John Dagys is the founder and Editor-in-Chief of Sportscar365 as well as the recently launched e-racing365 Web site for electric racing. Dagys spent eight years as a motorsports correspondent for Channel, and contributes to other publications worldwide. Contact John



  1. jason

    March 23, 2017 at 9:50 am

    I think the decision to make LMP3 its own series has proven to be a good idea.

  2. seth

    March 23, 2017 at 10:06 am

    I think a few 2 to 3 hour races with 2 drivers would be awesome

    • Anon

      March 23, 2017 at 2:19 pm

      They talked about that non-points race at the end of the year, but I agree for some of the points races. This series would actually really work well with a CTSC style format.

  3. Mark Twain

    March 23, 2017 at 10:37 am

    How old is the Elan DP02 now anyways?

    • George Orwell

      March 23, 2017 at 10:49 am

      We talking the bodywork or the tub. Because the tub afaik is the star / pro mazda tub; and that’s been around since what, ’04, 05? The car itself probably a few years newer than that so roughly from ’07/08 onwards?

      • Mark Twain

        March 23, 2017 at 11:24 am

        I mean, how long has it been running in the series?

  4. Sol Shine

    March 23, 2017 at 1:18 pm

    Just what we need, another rich kid racer class. Set price for one of these things is 222,000USD. I can easily see costs hitting a million bucks to run a season. This is entry level LMP racing? No wonder the racing gene pool is so thin, only the rich need apply.

    • Kurt

      March 23, 2017 at 2:16 pm

      Pro sports car racing has always been a rich man’s game. Factory efforts come and go but rich, gentlemen, drivers have always been the back-bone of endurance racing.

      • duh

        March 23, 2017 at 5:33 pm

        All racing is like that… You’re not getting out of karts without money, you aren’t getting into or out of super late models or sprints without money, and you’re not getting out of super comp dragsters without money. You wont be pro in any of those without a great deal of money and some luck. Very very few make it any other way.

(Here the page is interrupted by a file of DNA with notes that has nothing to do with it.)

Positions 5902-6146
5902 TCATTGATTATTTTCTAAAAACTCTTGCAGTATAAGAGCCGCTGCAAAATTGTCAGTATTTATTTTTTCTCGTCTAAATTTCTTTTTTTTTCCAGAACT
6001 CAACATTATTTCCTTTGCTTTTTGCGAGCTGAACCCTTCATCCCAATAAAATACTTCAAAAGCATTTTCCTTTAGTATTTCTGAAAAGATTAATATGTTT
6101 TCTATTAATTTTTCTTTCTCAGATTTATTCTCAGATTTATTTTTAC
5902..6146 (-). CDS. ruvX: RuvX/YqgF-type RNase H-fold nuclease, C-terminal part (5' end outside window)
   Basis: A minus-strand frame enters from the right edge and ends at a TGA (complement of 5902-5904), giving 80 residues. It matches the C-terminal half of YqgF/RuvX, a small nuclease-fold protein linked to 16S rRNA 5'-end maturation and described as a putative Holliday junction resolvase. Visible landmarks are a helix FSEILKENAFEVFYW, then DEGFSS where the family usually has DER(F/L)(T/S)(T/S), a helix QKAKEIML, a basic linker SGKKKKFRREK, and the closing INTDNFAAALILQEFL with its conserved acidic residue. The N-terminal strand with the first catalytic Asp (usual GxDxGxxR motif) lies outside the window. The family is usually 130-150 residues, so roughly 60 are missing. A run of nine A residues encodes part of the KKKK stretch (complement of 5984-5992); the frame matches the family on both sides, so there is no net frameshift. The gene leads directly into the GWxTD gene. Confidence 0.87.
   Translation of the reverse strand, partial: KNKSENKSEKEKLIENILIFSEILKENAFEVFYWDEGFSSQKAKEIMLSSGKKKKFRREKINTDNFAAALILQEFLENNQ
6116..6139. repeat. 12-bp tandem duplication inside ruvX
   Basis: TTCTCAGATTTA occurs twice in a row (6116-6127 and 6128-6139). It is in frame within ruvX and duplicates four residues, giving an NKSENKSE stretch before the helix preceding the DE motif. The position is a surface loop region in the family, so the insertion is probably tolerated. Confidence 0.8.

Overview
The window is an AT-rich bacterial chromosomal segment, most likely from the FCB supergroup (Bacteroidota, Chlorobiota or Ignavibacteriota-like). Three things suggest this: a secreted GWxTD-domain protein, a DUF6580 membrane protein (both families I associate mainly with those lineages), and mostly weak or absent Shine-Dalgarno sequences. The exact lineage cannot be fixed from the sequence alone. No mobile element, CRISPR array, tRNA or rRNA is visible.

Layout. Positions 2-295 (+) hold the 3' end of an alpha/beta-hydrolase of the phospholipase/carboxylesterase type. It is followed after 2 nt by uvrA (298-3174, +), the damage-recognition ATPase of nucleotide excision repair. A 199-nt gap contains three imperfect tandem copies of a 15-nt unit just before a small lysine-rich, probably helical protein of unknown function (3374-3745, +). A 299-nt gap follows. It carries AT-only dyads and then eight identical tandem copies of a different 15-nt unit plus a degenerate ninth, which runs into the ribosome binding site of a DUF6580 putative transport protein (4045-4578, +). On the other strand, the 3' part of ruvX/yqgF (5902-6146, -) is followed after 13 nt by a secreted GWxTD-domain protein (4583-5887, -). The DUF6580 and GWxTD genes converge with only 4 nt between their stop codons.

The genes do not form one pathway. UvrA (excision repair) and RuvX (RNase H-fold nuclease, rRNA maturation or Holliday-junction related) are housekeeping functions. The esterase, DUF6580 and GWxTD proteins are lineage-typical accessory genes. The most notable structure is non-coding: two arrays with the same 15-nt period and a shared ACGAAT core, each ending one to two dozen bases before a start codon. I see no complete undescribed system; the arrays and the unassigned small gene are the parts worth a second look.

• RLL_335

          March 23, 2017 at 5:53 pm

          Your best bet is try to win Solo Nationals as I’ve known some folks to get chances with drives from there. Knowing people helps but you get to meet some people doing those national tours.

    • Harry Manback

      March 23, 2017 at 5:42 pm

      If it cost Twenty-five Grand to race a season of anything at even a semi-national level, I’d do it. But I’m a horrible driver and would inevitably spin every third lap and most likely wreck my car in every race… mostly because I can’t afford to figuratively live at a track to constantly be testing and gaining experience, nor did I have parents who could afford to have me in a go-cart from the day I was old enough to hold my own head up. What are you expecting? If it was easily obtainable – we’d all do it.

      {Not saying that entry-level-rich-kid-national-racing is all that much better some days, but you get what I’m getting at}

    • Not poor

      March 23, 2017 at 9:58 pm

      Oh, go be poor somewhere else with your “rich man” whining.

    • Avery

      March 23, 2017 at 11:59 pm

      Just be thankful these cars aren’t in the Weathertech Championship.

  5. Troll Me

    March 23, 2017 at 11:59 pm

    Scott Atherton with his Borat impersonation.

    LMP3 Great Success!